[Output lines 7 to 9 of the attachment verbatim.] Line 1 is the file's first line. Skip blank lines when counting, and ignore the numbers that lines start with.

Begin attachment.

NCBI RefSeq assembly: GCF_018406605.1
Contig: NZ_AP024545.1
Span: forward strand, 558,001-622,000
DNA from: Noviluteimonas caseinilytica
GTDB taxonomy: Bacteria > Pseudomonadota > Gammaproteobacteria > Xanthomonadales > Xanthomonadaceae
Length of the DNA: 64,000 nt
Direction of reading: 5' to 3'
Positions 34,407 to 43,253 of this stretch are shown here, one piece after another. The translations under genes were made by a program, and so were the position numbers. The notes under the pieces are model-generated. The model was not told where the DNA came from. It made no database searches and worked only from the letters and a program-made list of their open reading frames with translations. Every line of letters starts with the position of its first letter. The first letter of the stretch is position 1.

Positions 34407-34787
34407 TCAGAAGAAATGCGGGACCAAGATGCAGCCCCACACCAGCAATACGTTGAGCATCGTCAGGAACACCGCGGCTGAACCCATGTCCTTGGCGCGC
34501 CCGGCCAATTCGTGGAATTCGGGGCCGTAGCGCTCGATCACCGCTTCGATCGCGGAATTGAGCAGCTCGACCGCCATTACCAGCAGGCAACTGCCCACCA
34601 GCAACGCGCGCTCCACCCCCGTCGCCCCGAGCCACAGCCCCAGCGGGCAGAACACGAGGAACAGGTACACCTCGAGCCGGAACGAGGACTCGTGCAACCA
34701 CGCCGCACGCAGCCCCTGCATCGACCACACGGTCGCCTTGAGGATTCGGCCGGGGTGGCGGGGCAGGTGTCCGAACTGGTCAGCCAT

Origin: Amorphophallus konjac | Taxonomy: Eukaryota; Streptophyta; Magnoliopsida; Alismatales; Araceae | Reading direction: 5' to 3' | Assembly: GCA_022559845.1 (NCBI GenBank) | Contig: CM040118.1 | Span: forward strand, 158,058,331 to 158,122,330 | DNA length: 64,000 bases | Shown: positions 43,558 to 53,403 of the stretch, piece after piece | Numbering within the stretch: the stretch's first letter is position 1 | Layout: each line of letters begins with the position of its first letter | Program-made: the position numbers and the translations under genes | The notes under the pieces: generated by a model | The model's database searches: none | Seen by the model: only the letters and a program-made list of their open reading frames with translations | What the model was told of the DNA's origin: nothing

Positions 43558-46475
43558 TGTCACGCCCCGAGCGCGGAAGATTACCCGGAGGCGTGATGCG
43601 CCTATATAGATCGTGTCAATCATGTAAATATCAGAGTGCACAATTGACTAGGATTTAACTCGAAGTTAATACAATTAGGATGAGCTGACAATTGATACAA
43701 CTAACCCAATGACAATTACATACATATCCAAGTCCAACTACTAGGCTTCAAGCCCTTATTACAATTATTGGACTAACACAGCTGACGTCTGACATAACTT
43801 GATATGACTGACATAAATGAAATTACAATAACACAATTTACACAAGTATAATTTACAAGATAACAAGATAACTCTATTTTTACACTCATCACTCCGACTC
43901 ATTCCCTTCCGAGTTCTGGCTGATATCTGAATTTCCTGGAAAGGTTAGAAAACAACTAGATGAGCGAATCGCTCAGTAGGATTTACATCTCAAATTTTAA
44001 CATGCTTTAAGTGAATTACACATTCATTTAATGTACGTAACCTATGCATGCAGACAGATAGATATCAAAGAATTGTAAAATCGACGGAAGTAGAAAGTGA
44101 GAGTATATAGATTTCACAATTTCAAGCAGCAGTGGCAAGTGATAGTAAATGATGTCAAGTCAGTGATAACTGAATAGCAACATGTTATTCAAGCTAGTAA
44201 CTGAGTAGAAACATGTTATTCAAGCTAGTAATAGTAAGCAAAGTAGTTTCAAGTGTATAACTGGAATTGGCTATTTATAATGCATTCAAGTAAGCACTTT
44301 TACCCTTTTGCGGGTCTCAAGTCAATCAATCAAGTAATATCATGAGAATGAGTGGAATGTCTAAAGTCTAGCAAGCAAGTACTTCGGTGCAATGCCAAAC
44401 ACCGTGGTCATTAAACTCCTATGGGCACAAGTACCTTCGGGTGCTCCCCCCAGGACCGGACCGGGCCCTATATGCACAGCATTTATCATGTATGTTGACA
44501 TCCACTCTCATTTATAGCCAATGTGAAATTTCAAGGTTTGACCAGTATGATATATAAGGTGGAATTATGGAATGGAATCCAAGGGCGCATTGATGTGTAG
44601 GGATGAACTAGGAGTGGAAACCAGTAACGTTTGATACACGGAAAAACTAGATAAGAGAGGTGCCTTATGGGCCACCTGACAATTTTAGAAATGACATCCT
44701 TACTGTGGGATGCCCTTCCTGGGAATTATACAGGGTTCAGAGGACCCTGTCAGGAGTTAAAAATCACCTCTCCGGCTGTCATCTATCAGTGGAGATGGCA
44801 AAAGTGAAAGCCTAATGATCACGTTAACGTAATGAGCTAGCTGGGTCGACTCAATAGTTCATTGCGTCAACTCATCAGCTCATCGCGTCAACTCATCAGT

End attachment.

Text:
Direction of reading: 5' to 3'
Positions 34,407 to 43,253 of this stretch are shown here, one piece after another. The translations under genes were made by a program, and so were the position numbers. The notes under the pieces are model-generated. The model was not told where the DNA came from. It made no database searches and worked only from the letters and a program-made list of their open reading frames with translations. Every line of letters starts with the position of its first letter. The first letter of the stretch is position 1.

Positions 34407-34787